Man Booker Prize-winner Paul Beatty (The Sellout) and award-winning author Roxane Gay (Difficult Women) both use humour to write about the trauma of history. According to The Guardian, The Sellout ‘has a joke-per-line ratio that a comedy writer would kill for, but the humor is nowhere near safe’. Roxane’s Difficult Women is a collection of stories of hardscrabble lives, passionate loves, and quirky and vexed human connection. They talk to Michael Williams about using bleak, provocative humour with purpose.
Paul Beatty (International)
In 2016 Paul Beatty became the first American to be awarded the Man Booker Prize. His winning book, The Sellout, also won the National Book Critics Circle Award for Fiction. The darkly comic novel chronicles an urban farmer who tries to spearhead a revitalisation of slavery and segregation in a fictional Los Angeles neighbourhood. Beatty began his career as a poet before turning his hand to fiction with White Boy Shuffle, followed by Tuff and Slumberland. He is also the editor of Hokum, an anthology of African-American humour.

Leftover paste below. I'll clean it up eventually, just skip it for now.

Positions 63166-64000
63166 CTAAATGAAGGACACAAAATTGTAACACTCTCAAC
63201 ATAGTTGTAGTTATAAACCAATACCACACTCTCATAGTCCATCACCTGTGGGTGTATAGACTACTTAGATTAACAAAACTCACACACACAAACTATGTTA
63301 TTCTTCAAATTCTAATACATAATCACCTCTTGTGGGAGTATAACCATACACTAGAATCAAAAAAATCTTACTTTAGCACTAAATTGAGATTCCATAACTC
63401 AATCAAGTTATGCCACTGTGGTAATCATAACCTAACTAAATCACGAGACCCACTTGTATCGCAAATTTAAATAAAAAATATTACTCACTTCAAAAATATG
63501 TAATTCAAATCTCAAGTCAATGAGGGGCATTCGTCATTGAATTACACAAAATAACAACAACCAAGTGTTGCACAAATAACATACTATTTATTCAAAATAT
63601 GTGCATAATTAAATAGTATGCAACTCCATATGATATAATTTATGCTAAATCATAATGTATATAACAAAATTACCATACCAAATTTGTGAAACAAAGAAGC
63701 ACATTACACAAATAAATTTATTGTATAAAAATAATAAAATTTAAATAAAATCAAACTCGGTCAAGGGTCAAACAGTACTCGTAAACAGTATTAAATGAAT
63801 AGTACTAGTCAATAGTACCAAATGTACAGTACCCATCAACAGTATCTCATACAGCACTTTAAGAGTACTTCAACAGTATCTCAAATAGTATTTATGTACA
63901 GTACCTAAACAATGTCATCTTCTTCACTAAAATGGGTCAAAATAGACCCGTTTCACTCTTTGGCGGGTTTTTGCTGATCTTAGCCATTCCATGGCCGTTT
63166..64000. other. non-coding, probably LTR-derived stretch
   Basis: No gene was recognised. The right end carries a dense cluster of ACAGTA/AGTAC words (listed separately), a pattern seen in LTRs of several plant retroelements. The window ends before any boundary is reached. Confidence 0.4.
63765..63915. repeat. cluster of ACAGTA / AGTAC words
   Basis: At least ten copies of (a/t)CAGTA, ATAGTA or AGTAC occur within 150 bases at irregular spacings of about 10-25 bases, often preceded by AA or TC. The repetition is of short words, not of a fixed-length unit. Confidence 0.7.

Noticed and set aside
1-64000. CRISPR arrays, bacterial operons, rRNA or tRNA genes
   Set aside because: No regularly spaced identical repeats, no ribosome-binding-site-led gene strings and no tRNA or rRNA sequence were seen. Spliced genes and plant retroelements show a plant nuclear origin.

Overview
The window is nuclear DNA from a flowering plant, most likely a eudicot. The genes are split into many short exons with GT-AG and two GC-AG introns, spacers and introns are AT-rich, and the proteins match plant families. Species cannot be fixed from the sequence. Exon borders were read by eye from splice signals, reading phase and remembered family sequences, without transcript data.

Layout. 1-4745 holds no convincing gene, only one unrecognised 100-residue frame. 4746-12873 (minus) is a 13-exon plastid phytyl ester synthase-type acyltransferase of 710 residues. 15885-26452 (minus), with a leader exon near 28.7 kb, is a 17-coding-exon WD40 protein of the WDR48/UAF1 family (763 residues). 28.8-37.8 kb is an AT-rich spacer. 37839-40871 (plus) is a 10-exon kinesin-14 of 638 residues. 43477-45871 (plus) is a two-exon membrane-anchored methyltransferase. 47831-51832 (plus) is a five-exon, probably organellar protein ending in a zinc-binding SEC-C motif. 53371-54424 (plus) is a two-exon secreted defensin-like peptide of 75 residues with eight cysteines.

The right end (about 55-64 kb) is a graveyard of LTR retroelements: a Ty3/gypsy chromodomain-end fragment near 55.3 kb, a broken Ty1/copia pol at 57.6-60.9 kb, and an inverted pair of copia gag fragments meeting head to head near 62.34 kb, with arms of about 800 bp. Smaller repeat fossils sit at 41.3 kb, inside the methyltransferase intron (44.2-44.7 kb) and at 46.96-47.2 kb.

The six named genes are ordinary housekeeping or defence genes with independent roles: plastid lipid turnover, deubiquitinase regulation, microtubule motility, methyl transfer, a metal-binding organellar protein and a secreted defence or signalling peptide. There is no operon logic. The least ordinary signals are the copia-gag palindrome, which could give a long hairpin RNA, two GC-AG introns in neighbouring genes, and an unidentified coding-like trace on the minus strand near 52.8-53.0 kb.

Michael Williams (Australian)
Michael Williams is the Director of the Wheeler Centre in Melbourne. A sometime Radio National presenter, he remains a regular guest on ABC Radio and TV. Michael has also worked in publishing and as a presenter for Melbourne’s 3RRR (on Breakfasters), as a member of the Australia Council’s Literature Board, and has written extensively for The Guardian, The Age, The Sydney Morning Herald, The Australian and elsewhere.